It was reported on Monday afternoon that the Tigers have checked in on Arizona Diamondbacks outfielder Alek Thomas in potential trade negotiations. The August 1 MLB trade deadline is swiftly approaching and the Tigers are poised to make a number of medium-stakes trades.
It’s no secret that Scott Harris will be fielding offers for Eduardo Rodriguez, Michael Lorenzen, Jason Foley, Alex Lange, and they’re probably willing to listen to just about any proposal that doesn’t involve Riley Greene. The DBacks aren’t a team that many Tigers fans had pointed to as a potential destination for Detroit’s trade pieces, but Thomas is an intriguing subject in a potential deal.
The specific connection between Detroit and Arizona was not first made by a beat reporter for either team, which is usually a bright red flag, especially this time of year. However, the account where the rumor was initiated — called Arizona Diamondbacks Stats & Info — is followed by a number of reputable media figures, and specifically cited an Arizona beat reporter named John Gambadoro as his source, factors that lend this idea at least a measure of credibility.
Keep in mind, though, that this is smokescreen season and even the best beat reporters often report on rumors that are never come close to actualizing. The fact that none of them have publicly latched onto this one makes it even sketchier yet. We’d also note that Scott Harris appears to run as tight a ship with his lieutenants as AJ Hinch. There have been precious few hints of specific rumors over the past two weeks. So don’t get too carried away with this one.
Thomas has been with the Diamondbacks since being drafted in the second round in 2018. His progress through the minor leagues was a bit of a slow burn, but it’s finally bearing fruit for Arizona. Thomas became a consensus top-100 prospect and exactly the prospect you’d hope for when drafting a tooled-up high schooler with a premium pick. He proved himself to be a capable hitter with more power than you’d expect from his thin 5-foot-11-inch frame. Add in his above-average defense in center field and it’s clear why Arizona fans love this guy.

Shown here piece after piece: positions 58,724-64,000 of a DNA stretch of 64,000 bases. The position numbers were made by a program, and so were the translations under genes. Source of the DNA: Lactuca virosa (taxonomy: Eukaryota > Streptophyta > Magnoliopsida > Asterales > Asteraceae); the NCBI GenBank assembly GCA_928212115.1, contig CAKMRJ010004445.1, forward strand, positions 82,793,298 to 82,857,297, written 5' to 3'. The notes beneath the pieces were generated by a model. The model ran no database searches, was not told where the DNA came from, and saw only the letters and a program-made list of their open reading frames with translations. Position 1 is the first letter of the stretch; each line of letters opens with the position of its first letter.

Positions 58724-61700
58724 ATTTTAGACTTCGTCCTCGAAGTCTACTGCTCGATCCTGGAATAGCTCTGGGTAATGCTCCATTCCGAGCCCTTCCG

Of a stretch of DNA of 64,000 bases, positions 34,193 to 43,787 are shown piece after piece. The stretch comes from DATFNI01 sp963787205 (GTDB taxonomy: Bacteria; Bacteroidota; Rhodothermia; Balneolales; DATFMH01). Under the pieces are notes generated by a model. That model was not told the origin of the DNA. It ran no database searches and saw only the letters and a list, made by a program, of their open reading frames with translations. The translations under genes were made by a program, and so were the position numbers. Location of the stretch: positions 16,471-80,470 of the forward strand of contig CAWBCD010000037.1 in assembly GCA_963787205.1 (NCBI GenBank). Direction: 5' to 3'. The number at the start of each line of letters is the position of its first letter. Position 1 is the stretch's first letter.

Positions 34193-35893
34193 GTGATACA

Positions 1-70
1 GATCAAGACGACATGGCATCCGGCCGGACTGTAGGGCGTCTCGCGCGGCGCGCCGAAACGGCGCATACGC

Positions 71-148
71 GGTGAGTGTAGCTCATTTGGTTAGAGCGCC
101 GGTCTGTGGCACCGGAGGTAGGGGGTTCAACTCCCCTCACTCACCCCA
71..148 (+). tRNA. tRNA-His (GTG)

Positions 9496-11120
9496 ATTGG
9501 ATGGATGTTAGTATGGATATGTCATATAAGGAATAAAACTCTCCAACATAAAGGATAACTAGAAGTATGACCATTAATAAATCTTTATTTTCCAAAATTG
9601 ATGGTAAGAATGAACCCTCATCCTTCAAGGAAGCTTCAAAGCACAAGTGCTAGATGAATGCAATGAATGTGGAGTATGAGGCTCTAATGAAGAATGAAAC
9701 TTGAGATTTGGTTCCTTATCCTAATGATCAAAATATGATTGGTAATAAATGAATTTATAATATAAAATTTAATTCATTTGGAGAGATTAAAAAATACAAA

Thomas hit a speed bump during his rookie season in 2022. He has nothing left to prove in the minors, but he couldn’t quite make the leap to being a productive major leaguer. He finished last year with a 71 wRC+, buoying a 0.6 fWAR total on the strength of his defensive work.
He won the center field job again this year, but was pretty awful at the plate yet again to start the season. He was hitting .195/.252/.327 through the middle of may, when he was demoted to Triple-A to get himself right. Early returns seem to indicate that a hot stretch in the minors was exactly what the doctor ordered.
After returning to the MLB a month later, Thomas has been a force for good in the Arizona lineup. Hitting .300/.315/.511 in 28 games since being recalled has gone a long way to reestablishing himself as a part of the DBacks’ future. His upside is that of a good, controllable player at a premium position. That’s the kind of asset that general managers dream of acquiring. At just 23, he’s still at an age where it’s easier to believe that his problems have workable solutions.
However, despite his 119 wRC+ in this recent stretch, it’s premature to say that he’s fully come into his own. If you tug at a few threads, there are some pretty concerning things about the way Thomas plays.
The one that jumps off the page most quickly for me is an inflated BABIP during his recent hot stretch. True, he’s an energetic baserunner and has the quickness to beat out a ground ball. That’s not enough to handwave the .396 BABIP that led to his beatdown of Triple-A pitching this year and .359 BABIP since being recalled. There’s clearly a measure of good luck there that will evaporate sooner or later, taking some of his hits away with it.